2. None of the people interviewed, made the point (or at least it was not reported) that this “tax” as applied to individuals is actually higher than the “tax” as applied to corporations. In the case of individuals the tax would be about 17.5% and not the 15.5% for corporations. (And individuals do not get the benefit of a transition to “territorial taxation”.)
3. As Mr. Bruce notes people will not easily be able to pay this. There is no realization event whatsoever. It’s just: (“Hey, we see there is some money there, let’s take it). Because there is no realization event, this should be viewed as an “asset confiscation” and not as a “tax”.
4. Understand that this is a pool of capital that was NEVER subject to U.S. taxation on the past. Therefore, if this is a tax at all, it should be viewed as a “retroactive tax”.
5. Under general principles of law, common sense and morality (does any of this matter?) the retained earnings of non-U.S. corporations are first subject to taxation by the country of incorporation. The U.S. “transition tax” is the creation of a “fictitious taxable event” which results in a preemptive “tax strike” against the tax base of other countries. If this is allowed under tax treaties, it’s only because when the treaties were signed, nobody could have imagined anything this outrageous.
6. It is obvious that this was NEVER INTENDED TO APPLY TO Americans abroad. Furthermore, no individual would even imagine that this could apply to them without “Education provided by the tax compliance industry”. Those in the industry should figure out how to argue that this was never intended to apply to Americans abroad, that there is no suggestion from the IRS that this applies to Americans abroad, that there is no legislative history suggesting that this applies to Americans abroad, and that this should not be applied to Americans abroad.
7. Finally, the title of this article refers to “Americans abroad”. This is a gross misstatement of the reality. The problem is that these (so called) “Americans abroad” are primarily the citizens and “tax residents” of other countries – that just happen to have been born in the United States. They have no connection to the USA. Are these citizen/residents of other countries (many who don’t even identify as Americans) expected to simply “turn over” their retirement plans to the IRS???? Come on!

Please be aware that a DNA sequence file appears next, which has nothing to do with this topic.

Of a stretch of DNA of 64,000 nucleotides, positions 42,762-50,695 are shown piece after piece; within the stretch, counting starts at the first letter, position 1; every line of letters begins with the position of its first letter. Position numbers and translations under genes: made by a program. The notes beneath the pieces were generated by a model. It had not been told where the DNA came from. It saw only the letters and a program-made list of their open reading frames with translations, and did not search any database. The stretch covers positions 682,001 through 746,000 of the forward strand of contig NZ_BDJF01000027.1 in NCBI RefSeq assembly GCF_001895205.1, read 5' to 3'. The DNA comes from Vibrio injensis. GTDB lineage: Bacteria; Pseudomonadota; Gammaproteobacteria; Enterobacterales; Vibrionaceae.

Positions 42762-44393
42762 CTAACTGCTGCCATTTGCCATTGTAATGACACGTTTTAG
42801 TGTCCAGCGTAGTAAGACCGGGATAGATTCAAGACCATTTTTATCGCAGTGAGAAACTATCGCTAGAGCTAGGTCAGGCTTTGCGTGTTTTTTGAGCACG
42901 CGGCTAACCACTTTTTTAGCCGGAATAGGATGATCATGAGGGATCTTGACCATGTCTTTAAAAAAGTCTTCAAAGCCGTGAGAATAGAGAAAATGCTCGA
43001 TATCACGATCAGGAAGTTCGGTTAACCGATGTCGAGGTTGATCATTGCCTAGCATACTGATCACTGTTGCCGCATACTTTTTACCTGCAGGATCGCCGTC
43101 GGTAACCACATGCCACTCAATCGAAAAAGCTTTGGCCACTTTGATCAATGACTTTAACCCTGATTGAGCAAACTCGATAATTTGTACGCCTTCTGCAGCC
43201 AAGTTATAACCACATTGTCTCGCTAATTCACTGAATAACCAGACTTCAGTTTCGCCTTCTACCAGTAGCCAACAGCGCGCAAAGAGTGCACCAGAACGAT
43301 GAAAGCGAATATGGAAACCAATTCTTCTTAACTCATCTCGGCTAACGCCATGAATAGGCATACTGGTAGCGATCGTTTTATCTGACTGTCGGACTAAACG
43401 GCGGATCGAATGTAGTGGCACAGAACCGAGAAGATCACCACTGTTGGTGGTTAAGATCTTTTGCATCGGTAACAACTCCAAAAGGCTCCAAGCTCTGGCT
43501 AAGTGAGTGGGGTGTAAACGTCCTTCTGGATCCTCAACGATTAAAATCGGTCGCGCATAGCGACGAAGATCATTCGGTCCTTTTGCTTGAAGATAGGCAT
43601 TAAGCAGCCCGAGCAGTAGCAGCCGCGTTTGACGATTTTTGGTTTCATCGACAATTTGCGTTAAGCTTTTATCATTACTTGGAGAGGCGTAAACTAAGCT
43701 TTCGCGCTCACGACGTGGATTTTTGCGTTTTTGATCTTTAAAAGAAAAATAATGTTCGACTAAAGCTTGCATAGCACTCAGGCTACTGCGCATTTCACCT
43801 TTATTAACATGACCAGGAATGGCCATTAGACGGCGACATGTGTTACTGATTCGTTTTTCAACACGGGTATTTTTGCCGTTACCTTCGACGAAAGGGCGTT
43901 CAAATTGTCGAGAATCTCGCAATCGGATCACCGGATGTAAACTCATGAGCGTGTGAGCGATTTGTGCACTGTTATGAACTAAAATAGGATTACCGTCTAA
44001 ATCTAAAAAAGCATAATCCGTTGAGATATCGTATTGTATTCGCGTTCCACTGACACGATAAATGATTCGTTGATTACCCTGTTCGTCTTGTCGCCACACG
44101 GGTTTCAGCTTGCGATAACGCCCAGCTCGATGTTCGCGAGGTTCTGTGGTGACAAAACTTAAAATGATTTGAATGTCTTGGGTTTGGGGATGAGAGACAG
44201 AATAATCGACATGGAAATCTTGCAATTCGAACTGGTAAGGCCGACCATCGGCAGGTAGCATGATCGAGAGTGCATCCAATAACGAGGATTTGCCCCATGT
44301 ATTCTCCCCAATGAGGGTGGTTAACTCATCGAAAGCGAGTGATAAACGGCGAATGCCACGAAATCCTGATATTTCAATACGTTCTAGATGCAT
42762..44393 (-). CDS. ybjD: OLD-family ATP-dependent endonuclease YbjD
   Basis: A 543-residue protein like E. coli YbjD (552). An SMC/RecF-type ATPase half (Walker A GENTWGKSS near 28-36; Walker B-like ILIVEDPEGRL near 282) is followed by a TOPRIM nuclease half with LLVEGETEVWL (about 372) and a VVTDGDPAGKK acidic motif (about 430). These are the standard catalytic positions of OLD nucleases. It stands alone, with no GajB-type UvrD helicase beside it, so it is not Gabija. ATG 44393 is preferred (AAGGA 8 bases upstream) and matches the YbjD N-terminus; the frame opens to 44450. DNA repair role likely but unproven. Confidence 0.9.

Some of these thoughts are explored in an earlier post: “U.S. Tax Reform and the “nonresident corporation owner”: Does the Section 965 “transition tax apply”?
And now, on to our “regularly scheduled programming”: The possible use of the U.S. Canada Tax Treaty to as a defense to the U.S. “transition tax”

In Part 1 of this series, I wrote: “Responding to the Section 965 “transition tax”: “Resistance is futile and compliance is impossible“. I ended that post with a reminder that the imposition of Section 965 “transition tax” on Canadian residents has (at least) four characteristics:

1.The U.S. Transition Tax is a U.S. tax on the “undistributed earnings” of a Canadian corporation; and
2. Absent deliberate and expensive mitigation provisions, the U.S. transition tax contemplates the “double taxation” of Canadian residents who hold U.S. citizenship.
3. The “transition tax” is a preemptive “tax strike” against a corporation in Canada. Historically Canada would have the first right of taxation over Canadian companies.
4. The U.S. Transition Tax creates a “fictitious” taxable event. It is not triggered by any action on the part of the shareholder.

The purpose of this post is to argue that the Canada U.S. tax treaty may be a defense to the application of the Section 965 “Transition Tax”
Part A – Exploring  what a “Subpart F” inclusion really is
Part B – The Canada U.S. Tax Treaty: Relevant provisions

Part C – Impact of the “Savings Clause”
Part D – The Interpretation of the tax treaty: WHO interprets the treaty and HOW is the treaty to be interpreted
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Part 1: South Africa is NOT attempting to compete with USA by challenging the US monopoly on citizenship-based taxation

As goes taxation, so goes civilizations
This is Part 1 of my posts discussing the South Africa situation. Part 2 is here.


There have been a number of suggestions in various blogs that South Africa is somehow taxing on the basis of citizenship. American citizens (whether by accident or design) are most sensitive to any discussion of “citizenship-based taxation”. After all, U.S. tax policies combined with FATCA (which is part of the Internal Revenue Code) are destroying the lives of those who have entered the U.S. tax system.